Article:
A garnet ring should be removed every evening and you should refrain from doing manual work whilst wearing it (the rule of which should really apply to any gemstone ring!). We have advice on how to clean your garnet ring here.
Therefore, garnets, the birthstone of January, are perfect for daily wear in earrings, brooches, necklaces and pendants – like this lovely silver and Welsh gold garnet pendant below. Garnet rings can be worn either occasionally or everyday with care.to bla
GARNET STONE COLOURS
Whilst most commonly red or brownish-red, most garnet gemstones can also appear as reddish-orange, pink, violet, yellow-brown and even bright green in colour.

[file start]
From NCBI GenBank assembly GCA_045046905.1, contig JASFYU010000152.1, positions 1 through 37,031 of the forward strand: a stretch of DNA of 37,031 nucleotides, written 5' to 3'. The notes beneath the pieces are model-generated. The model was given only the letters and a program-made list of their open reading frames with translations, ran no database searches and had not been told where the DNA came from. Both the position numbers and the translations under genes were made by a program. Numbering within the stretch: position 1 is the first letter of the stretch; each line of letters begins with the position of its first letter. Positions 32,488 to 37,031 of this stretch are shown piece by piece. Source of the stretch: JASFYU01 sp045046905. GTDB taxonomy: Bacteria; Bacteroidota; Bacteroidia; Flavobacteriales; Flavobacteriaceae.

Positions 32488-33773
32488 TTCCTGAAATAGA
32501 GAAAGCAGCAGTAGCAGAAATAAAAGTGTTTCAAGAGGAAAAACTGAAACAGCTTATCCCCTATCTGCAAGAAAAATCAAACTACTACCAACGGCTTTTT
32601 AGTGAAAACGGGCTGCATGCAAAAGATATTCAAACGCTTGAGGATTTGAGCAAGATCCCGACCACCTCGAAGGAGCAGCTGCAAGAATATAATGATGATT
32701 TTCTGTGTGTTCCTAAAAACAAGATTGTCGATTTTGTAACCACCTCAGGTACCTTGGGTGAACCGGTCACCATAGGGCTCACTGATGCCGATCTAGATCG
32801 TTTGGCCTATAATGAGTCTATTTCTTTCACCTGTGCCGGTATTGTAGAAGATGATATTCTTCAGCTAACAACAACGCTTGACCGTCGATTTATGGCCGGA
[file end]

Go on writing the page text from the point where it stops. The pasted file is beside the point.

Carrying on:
This gem is opaque, but the rarer and green varieties are quite brilliant.
types of garnet
Pyrope garnets are the most well-known and used. They are easily recognisable as they have a rich, deep red colour that the January birthstone is most recognised for. These garnets are often mistaken for ruby, although ruby is a brighter red.
We have a separate article here on spotting the difference between these gems and rubies.
Rhodolite is a brighter, pinker red, with a purple hue, with some being almost violet in colour. These garnets consist of pyrope and almandine garnet.
Hessonite is an orange/brown/honey-yellow colour and is a form of grossularite. The stone also contains amber-like inclusions.
Andradite is another rare form of garnet, it rivals diamond for its brilliance. Demantoid garnet, a type of Andradite, is the rarest form of garnet is one of the beautiful, brilliant green gemstones.
This gemstone is very reflective and is more brilliant than a sapphire. The demantoid garnet may be one of the rarest gemstones today. Originally mined in Russia, is has since been found in Namibia and Madagascar.